10 January 2013

Tanzania: KIU Lecturers 'Hijack' Test Results

Photo: Th Monitor
KIU opens Sh11 Billion facility in Bukoto (file photo): Lecturers in the university's branch in Dar es Salaam have refused to release test results for students.

THE long-standing conflict at the Dar es Salaam campus of the Kampala International University (KIU) was exacerbated yesterday as lecturers who were sacked for allegedly being unqualified refused to release test paper results and course work averages.

A number of lecturers interviewed said they would not release the results until the administration apologised for 'disgracing' them. The administration allegedly announced publicly that they were not qualified for employment as lecturers.

"The results will be released only if management publicly apologises and admit that they deceived the public by saying that we are not qualified," said John Toto, one of the sacked lecturers.

He added: "If the management maintains that we (lecturers) are not qualified after serving for more than two years, how come they are now demanding test paper results and course work from unqualified lecturers. This is absolutely unfair".

"The administration should therefore recall all students trained under our supervision to give them proper education materials from lecturers considered more qualified. This is quite ridiculous," said another lecturer who preferred anonymity.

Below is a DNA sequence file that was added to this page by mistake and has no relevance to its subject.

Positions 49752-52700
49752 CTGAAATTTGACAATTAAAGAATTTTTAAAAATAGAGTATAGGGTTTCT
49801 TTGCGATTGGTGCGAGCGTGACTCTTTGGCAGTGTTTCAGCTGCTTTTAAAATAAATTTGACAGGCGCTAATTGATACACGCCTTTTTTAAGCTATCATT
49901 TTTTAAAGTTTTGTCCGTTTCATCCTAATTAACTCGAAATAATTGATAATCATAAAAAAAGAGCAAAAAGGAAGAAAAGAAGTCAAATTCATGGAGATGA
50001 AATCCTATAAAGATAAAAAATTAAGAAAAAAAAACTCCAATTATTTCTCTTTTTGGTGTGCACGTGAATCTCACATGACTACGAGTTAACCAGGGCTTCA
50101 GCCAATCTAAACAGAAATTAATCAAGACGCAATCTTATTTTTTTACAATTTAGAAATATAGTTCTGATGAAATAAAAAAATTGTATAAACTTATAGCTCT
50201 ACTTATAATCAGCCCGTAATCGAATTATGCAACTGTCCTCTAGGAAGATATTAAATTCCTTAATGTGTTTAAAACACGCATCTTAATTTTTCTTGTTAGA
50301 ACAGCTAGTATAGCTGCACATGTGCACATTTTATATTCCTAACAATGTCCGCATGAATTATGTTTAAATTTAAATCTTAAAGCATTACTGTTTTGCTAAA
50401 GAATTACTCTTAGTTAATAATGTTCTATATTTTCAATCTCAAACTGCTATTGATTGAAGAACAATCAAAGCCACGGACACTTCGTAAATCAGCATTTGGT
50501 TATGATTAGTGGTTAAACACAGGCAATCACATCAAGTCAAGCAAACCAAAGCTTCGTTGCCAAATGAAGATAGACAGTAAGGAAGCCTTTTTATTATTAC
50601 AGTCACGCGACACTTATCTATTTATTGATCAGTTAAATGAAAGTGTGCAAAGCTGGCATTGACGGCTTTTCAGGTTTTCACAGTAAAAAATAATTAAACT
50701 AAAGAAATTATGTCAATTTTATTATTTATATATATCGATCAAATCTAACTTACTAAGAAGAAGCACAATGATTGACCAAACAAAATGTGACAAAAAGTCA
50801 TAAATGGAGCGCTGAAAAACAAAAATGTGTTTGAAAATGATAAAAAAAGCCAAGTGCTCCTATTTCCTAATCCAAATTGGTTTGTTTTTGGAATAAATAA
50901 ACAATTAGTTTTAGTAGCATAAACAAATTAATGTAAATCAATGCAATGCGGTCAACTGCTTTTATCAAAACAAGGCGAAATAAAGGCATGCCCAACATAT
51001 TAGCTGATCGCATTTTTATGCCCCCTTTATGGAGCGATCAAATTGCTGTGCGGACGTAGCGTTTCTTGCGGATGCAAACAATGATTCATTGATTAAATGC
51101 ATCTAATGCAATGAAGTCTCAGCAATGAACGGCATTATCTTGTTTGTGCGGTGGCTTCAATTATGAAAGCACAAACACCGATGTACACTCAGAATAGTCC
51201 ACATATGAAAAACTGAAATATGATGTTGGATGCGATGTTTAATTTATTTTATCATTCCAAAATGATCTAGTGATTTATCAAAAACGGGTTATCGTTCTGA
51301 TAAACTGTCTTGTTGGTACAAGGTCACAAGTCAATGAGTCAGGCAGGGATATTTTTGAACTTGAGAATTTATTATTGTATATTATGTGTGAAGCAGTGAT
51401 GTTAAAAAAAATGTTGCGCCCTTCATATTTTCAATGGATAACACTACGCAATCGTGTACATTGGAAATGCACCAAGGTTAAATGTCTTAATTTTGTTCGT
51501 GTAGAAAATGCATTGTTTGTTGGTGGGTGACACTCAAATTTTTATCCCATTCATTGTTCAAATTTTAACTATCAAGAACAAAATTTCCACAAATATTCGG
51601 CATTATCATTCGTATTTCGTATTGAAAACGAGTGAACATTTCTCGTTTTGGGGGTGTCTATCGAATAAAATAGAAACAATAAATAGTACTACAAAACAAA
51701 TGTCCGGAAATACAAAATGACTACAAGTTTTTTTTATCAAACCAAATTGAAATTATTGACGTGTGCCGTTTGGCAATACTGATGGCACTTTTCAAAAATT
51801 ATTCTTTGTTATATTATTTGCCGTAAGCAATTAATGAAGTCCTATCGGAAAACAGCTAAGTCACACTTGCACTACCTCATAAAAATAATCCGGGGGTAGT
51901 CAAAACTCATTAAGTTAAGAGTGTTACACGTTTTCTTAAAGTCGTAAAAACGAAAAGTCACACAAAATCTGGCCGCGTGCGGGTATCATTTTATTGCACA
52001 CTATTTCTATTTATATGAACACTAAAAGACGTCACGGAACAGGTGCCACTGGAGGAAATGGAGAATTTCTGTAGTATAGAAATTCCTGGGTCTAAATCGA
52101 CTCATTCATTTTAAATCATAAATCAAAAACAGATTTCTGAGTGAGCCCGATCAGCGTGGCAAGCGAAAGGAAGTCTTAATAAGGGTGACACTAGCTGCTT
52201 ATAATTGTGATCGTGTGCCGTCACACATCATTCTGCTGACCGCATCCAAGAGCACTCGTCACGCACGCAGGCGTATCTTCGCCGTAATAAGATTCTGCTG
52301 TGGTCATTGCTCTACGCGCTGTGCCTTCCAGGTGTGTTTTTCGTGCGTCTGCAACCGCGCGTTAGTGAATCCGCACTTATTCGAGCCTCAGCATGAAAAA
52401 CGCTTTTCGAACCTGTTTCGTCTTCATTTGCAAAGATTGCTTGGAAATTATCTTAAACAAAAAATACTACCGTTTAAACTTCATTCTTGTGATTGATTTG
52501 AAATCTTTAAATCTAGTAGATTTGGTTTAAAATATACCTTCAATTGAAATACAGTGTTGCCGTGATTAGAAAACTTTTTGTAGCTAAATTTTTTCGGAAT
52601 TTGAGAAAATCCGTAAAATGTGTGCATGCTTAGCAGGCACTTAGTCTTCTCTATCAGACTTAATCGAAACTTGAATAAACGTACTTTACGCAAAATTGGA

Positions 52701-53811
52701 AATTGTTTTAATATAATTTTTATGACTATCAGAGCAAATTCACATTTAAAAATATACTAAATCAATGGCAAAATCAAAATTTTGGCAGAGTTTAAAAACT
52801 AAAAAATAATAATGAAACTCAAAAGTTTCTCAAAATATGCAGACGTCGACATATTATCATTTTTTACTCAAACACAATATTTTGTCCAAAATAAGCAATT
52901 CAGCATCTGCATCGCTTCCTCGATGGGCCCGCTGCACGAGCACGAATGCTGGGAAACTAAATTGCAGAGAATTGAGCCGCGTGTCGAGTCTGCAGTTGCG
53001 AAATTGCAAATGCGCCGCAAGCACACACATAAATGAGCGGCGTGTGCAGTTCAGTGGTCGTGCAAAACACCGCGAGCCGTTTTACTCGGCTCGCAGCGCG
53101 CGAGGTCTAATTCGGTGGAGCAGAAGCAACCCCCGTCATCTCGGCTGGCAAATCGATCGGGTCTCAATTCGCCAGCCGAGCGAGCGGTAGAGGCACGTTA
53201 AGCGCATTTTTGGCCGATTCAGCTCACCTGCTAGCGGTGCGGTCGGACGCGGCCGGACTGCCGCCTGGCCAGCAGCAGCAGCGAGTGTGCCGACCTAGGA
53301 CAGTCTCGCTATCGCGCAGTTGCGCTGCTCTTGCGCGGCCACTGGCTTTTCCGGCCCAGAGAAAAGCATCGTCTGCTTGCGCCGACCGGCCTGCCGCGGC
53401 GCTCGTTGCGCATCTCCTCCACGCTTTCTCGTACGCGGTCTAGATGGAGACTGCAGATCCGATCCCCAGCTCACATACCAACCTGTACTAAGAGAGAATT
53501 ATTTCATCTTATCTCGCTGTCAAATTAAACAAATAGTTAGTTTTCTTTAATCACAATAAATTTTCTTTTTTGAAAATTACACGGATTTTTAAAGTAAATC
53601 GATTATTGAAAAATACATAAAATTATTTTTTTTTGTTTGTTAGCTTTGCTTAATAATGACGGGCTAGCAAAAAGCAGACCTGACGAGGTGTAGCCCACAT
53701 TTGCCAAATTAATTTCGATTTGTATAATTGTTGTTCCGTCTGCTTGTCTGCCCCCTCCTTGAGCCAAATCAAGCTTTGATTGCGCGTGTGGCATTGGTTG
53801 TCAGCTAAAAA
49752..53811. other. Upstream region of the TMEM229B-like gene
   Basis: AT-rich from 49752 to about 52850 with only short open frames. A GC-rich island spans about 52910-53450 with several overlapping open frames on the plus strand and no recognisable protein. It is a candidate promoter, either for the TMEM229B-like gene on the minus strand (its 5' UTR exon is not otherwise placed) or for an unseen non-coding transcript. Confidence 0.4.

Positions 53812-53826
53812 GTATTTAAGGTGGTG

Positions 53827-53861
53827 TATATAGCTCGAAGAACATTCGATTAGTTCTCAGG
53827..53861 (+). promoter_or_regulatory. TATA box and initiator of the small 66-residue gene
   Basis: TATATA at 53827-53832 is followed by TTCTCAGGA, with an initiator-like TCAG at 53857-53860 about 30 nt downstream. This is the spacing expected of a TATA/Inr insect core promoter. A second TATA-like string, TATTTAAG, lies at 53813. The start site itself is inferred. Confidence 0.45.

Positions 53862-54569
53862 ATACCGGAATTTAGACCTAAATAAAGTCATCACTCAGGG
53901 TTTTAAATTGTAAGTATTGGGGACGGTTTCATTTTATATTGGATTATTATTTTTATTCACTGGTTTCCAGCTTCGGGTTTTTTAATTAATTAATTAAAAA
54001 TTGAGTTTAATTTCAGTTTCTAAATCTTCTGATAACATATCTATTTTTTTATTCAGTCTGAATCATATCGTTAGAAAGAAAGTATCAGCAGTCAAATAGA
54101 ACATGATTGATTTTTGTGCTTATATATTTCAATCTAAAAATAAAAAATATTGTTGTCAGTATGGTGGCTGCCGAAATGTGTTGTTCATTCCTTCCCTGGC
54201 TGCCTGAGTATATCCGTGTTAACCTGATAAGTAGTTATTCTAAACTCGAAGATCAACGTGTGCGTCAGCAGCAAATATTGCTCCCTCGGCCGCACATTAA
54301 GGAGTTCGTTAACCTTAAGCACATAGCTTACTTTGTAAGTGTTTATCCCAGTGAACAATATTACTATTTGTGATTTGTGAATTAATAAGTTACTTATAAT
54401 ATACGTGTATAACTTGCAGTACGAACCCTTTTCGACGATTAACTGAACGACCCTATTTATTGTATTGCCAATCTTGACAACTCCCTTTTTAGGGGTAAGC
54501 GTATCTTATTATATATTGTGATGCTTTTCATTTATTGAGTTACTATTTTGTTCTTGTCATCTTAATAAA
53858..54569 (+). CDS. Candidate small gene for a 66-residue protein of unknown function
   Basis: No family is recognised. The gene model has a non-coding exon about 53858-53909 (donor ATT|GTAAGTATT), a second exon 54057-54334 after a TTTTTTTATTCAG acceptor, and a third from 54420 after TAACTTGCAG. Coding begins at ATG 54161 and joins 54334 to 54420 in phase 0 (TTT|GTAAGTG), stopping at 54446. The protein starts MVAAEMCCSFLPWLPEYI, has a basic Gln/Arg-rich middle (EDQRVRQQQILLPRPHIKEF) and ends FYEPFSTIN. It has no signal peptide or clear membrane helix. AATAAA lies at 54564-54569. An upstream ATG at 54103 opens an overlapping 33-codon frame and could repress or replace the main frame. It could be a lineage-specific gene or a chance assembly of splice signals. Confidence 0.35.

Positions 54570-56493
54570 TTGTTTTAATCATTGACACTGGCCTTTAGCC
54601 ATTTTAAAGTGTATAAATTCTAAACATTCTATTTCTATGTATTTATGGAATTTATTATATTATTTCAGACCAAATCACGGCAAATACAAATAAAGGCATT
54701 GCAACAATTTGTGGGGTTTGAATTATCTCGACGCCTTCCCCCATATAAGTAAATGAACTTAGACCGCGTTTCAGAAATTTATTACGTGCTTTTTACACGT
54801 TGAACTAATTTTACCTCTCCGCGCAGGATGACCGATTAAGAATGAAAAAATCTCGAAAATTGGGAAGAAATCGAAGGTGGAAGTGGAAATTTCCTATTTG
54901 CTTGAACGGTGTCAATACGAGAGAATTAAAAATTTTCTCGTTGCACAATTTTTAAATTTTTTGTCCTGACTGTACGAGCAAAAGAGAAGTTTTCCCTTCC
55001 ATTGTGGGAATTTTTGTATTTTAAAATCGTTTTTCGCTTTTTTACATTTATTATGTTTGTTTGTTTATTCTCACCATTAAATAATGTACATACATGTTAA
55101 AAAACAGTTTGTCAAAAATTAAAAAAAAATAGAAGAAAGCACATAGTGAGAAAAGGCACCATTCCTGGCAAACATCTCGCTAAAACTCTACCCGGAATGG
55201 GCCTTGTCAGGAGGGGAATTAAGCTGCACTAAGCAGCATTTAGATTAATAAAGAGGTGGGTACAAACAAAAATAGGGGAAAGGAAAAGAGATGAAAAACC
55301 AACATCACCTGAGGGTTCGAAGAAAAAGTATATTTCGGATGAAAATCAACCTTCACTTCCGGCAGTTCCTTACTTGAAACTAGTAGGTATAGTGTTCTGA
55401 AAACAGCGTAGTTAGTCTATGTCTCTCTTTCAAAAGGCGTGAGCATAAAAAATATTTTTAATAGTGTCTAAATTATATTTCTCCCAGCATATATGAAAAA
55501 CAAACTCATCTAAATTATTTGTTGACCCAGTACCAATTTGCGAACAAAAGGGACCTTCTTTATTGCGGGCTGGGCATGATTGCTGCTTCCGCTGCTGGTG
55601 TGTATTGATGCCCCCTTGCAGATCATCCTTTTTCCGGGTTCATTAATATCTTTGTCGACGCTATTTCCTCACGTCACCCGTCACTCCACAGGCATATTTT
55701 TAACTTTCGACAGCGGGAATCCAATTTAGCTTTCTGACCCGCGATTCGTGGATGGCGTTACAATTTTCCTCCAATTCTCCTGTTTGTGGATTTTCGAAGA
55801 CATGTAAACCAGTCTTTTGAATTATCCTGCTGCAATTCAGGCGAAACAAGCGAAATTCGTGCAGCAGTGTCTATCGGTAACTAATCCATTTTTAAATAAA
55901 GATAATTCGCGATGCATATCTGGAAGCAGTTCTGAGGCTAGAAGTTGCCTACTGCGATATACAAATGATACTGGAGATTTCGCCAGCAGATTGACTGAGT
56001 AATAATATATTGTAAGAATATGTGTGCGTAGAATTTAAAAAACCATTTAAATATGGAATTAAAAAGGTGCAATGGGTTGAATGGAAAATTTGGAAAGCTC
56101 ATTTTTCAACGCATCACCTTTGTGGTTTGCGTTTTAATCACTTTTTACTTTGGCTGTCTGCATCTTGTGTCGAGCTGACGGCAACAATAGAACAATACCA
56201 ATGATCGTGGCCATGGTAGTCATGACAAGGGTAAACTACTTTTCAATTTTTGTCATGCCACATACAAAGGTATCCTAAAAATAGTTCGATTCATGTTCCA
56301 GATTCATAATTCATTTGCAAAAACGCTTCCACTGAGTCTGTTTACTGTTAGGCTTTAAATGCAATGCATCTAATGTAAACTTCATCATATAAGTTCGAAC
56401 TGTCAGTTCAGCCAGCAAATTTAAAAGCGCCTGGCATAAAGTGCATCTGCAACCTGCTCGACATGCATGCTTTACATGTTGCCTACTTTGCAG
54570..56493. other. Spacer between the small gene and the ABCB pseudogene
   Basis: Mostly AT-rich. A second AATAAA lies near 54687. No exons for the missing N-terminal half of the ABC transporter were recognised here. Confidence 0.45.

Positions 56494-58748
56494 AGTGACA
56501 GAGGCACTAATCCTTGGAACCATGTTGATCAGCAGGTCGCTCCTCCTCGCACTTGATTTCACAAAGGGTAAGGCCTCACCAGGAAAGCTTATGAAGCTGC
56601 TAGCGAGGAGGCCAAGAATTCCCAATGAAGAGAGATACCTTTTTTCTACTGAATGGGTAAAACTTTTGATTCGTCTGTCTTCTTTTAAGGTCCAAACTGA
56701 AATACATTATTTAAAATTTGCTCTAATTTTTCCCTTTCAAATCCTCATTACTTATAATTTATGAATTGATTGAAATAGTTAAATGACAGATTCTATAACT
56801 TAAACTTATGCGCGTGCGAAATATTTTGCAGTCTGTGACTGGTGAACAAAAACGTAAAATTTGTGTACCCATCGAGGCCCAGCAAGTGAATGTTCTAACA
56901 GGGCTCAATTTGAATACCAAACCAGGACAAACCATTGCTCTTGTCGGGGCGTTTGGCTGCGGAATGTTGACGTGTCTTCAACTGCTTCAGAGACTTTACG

She alleged that the management plans to issue test results and course work averages based on guesswork. If this is done, the matter will have to be taken to higher academic bodies to question the legitimacy of the move," she remarked.

Since October last year, the university has experienced a series of class boycotts by students and lecturers who have been demanding for improved learning and working conditions respectively.

Members of the teaching staff have complained about delayed payment of salaries while students, among other demands, want a consistence in teaching courses away from frequent interferences in the middle of academic semesters.

The latest development at the university was the suspension of more than 19 students who took the courage to speak out the challenges the institution faced on behalf of fellow students. Just before Christmas, students took to the streets pressing for immediate reinstatements of lecturers whom they said were comfortable with their academic levels.

Delayed payment of salaries for October and November (2012) seem to have triggered a chain of events that have also disrupted the normal teaching routine. Students, parents, lecturers and several members of the university's administration interviewed each had a different version on possible solution to problems the institution faced.

Students Raymond Kosyanga and Zubeda Hemed said they wanted the administration to be explicit on compensation for lost lectures, which has affected the learning process and, possibly, the examination status as well.

A parent, Mr Petro Mesula, expressed disappointment at the university's premises in the city yesterday over "endless squabbles at KIU despite the colossal amount of cash we pay as tuition fees".

Hundreds of students took to the streets recently, pressing for an audience with the Prime Minister, Mr Mizengo Pinda, to seek his intervention on their plight. High ranking officials at the Prime Minister's Office reportedly took time to listen to their demands and pledged serious intervention soon.

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